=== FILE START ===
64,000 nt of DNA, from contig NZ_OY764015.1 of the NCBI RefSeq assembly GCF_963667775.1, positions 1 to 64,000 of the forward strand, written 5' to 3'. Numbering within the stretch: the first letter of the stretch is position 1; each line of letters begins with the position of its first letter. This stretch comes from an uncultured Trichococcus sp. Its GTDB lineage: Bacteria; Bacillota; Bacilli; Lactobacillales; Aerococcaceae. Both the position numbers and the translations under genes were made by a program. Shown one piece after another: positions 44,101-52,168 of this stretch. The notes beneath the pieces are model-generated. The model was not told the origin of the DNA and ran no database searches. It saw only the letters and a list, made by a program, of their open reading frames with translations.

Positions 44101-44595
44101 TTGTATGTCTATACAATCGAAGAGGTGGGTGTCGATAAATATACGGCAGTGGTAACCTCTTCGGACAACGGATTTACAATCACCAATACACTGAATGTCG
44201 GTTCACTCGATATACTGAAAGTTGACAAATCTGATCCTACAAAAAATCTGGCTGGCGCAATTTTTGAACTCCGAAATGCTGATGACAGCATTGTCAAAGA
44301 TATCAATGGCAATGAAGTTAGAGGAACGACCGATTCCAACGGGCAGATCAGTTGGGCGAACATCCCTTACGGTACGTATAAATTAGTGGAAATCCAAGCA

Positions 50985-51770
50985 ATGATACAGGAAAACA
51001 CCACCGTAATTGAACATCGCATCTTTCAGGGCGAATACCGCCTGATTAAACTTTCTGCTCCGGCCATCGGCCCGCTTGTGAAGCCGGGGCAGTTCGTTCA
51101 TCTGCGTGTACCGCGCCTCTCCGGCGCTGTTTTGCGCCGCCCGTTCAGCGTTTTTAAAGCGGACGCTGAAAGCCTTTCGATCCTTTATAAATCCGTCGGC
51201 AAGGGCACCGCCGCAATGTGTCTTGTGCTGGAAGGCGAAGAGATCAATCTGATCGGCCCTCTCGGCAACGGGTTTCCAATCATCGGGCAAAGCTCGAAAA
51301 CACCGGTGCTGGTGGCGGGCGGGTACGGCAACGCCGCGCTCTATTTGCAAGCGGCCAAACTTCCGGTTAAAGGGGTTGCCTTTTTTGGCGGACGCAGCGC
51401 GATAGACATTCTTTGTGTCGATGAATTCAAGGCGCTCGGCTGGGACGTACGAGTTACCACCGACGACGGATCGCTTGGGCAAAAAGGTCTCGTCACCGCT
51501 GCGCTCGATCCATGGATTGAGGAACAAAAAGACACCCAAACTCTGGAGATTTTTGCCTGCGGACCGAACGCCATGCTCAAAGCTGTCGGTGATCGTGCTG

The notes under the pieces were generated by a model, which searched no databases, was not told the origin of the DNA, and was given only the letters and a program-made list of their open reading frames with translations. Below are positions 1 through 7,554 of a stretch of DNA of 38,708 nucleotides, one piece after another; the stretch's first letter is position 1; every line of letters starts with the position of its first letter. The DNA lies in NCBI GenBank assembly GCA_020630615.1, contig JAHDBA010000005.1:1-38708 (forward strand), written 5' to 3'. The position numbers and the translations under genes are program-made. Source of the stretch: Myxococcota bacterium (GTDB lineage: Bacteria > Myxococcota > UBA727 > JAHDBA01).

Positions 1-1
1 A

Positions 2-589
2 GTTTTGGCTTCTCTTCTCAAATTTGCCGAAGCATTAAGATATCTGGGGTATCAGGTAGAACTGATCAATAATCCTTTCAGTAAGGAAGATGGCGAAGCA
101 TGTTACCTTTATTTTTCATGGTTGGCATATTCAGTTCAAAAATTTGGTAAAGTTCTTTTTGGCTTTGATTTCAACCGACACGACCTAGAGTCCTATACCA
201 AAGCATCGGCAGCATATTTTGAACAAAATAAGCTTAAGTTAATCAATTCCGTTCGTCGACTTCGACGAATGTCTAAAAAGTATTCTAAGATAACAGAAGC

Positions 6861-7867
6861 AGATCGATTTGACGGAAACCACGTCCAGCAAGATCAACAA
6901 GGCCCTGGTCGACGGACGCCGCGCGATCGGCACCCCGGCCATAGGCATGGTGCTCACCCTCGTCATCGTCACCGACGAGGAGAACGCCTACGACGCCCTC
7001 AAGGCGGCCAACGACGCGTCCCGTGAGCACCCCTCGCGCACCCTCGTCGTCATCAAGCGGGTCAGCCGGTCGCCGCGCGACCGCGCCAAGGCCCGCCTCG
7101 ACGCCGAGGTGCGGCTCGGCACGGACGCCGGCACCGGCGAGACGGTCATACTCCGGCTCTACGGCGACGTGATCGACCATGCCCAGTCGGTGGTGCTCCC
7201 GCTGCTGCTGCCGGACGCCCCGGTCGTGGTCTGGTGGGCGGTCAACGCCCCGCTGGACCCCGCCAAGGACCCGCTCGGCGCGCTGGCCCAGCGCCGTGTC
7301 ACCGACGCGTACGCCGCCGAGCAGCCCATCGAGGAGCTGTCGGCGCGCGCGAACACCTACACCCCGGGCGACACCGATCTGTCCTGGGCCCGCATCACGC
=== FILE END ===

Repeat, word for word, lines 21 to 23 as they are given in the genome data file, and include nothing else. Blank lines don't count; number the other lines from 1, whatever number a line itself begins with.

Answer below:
Positions 6861-7867
6861 AGATCGATTTGACGGAAACCACGTCCAGCAAGATCAACAA
6901 GGCCCTGGTCGACGGACGCCGCGCGATCGGCACCCCGGCCATAGGCATGGTGCTCACCCTCGTCATCGTCACCGACGAGGAGAACGCCTACGACGCCCTC